As a boy, Christopher Owens was raised by a single mother, a follower of the nomadic religious cult Children of God. They skipped across continents — no telephones, no TV, no outside books — just their tight-knit community of hippie expatriates.
The Children of God taught Owens and the other kids in the cult to sing and play guitar on the street for spare change. That’s partially how they supported themselves. It’s also how Owens found a way out.
He turned his busking into a one-way ticket to Texas when he was 16.
Eventually, he was playing before packed arenas with his band, Girls. Once Girls’ first album came out in 2009, its momentum was hard to stop. Rapturous reviews and arena tours followed.
Owens left Girls recently, and he’s using his first solo album, Lysandre, as a way to look back at that experience. The album is named after a woman he fell in love with in France at the end of the tour.
On growing up in a cult
“I kind of grew up being very indoctrinated by these beliefs that were very important to the people in my mother’s generation that joined this group, and it wasn’t necessarily the case for the second generation. We kids kind of had a hard time just accepting blindly that we were supposed to live in the same way they had [chosen] to live in.”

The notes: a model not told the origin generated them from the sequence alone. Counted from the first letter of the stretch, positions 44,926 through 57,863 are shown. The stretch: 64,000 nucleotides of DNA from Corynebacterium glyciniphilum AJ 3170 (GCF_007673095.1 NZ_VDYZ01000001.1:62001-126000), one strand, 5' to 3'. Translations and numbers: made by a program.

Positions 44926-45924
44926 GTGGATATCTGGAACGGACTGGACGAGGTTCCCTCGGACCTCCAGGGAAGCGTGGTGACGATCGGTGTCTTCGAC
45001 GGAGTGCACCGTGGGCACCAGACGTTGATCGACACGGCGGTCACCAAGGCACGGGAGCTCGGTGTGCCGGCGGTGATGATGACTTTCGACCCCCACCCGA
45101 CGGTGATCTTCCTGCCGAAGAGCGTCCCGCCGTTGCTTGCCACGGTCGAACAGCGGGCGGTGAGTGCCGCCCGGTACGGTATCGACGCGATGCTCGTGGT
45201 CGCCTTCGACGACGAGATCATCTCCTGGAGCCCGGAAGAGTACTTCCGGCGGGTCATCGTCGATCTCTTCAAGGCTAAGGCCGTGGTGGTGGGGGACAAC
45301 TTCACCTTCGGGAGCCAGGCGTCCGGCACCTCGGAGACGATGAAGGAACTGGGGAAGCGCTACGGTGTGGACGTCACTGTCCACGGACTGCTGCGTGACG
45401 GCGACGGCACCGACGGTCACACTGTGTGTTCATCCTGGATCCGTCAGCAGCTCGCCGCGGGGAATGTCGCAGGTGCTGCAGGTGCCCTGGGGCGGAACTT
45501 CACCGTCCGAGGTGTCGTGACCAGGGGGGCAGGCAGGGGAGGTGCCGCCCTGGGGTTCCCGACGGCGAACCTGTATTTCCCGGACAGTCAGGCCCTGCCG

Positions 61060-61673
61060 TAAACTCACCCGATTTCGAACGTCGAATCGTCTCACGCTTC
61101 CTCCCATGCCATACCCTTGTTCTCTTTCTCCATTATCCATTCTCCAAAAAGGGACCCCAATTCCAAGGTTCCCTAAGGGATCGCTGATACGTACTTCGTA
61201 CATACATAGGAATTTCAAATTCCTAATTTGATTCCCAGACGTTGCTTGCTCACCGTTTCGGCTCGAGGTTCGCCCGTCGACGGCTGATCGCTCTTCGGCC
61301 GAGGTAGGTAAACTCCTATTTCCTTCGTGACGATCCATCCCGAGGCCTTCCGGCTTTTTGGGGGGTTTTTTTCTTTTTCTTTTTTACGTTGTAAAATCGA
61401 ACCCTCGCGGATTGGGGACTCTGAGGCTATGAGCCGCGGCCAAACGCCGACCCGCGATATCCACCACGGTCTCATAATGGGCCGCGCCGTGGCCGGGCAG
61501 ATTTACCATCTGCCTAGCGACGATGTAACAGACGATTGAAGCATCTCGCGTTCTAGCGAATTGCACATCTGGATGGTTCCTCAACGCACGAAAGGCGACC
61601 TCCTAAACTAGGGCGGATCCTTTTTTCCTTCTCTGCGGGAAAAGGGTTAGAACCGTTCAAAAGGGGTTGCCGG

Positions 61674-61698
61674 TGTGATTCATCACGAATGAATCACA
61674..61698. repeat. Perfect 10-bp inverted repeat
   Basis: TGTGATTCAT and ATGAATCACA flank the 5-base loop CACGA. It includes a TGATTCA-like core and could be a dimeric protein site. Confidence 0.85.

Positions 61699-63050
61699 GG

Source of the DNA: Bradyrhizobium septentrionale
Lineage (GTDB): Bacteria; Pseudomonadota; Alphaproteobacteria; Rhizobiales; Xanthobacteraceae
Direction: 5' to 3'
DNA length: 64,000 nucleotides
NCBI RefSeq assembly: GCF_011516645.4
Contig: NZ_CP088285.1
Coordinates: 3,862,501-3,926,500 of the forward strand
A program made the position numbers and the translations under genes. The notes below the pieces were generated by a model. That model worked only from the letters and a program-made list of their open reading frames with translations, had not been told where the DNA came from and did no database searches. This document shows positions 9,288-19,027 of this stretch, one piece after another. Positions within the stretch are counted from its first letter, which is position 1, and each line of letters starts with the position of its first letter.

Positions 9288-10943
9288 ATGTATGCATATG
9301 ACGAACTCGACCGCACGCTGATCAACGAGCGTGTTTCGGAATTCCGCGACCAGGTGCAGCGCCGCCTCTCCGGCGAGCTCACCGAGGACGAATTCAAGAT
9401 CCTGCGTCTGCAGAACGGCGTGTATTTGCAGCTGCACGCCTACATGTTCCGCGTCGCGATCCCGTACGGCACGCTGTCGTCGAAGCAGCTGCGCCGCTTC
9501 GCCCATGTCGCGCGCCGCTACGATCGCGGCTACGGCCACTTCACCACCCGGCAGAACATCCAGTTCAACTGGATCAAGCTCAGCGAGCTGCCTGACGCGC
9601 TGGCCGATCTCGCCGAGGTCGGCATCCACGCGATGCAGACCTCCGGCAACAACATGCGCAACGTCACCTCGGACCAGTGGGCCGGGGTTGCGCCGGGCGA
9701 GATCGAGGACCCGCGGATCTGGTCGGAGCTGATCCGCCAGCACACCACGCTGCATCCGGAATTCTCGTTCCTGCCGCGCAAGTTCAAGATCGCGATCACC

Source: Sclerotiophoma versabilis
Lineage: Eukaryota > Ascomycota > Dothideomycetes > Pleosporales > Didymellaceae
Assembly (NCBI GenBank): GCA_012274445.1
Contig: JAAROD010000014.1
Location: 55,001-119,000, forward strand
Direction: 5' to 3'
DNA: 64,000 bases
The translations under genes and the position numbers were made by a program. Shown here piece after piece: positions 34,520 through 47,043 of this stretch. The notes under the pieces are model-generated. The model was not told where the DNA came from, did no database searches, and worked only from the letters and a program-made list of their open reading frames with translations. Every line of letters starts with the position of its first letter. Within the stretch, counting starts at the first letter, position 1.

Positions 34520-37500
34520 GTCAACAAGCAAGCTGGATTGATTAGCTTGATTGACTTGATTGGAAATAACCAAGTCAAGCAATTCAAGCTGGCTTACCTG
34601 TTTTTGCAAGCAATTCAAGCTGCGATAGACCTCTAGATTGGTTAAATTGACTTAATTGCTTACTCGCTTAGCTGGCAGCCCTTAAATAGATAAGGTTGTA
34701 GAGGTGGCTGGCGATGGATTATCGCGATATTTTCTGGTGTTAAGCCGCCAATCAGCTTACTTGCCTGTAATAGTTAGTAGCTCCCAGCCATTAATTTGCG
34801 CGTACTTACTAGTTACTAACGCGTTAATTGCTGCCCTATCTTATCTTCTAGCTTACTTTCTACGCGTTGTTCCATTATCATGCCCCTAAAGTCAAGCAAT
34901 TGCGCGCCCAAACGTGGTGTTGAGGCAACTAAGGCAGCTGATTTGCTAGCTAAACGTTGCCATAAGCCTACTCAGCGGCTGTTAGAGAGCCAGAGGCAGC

On his musical education
“We weren’t really schooled in a regular way, but we all learned to sing, and so I had a lot of musical experience in my life, but I didn’t view it as some kind of career or as trying to be a rock star. It was more of a religious background for me. But many years later, by the time I moved here to San Francisco, I met some young guys who were playing rock ‘n’ roll music, and I became friends with them. … They let me kind of travel with them a little bit, and that’s what really got music back in my life.”
On the album’s love story
“To be honest, it’s really more about the time period that I wanted to talk about, and then the fact that at the end of the whole thing there’s a beautiful, romantic story is just the best way that I could think of presenting the album. But it’s a record about the way I was feeling in a time that was very new.”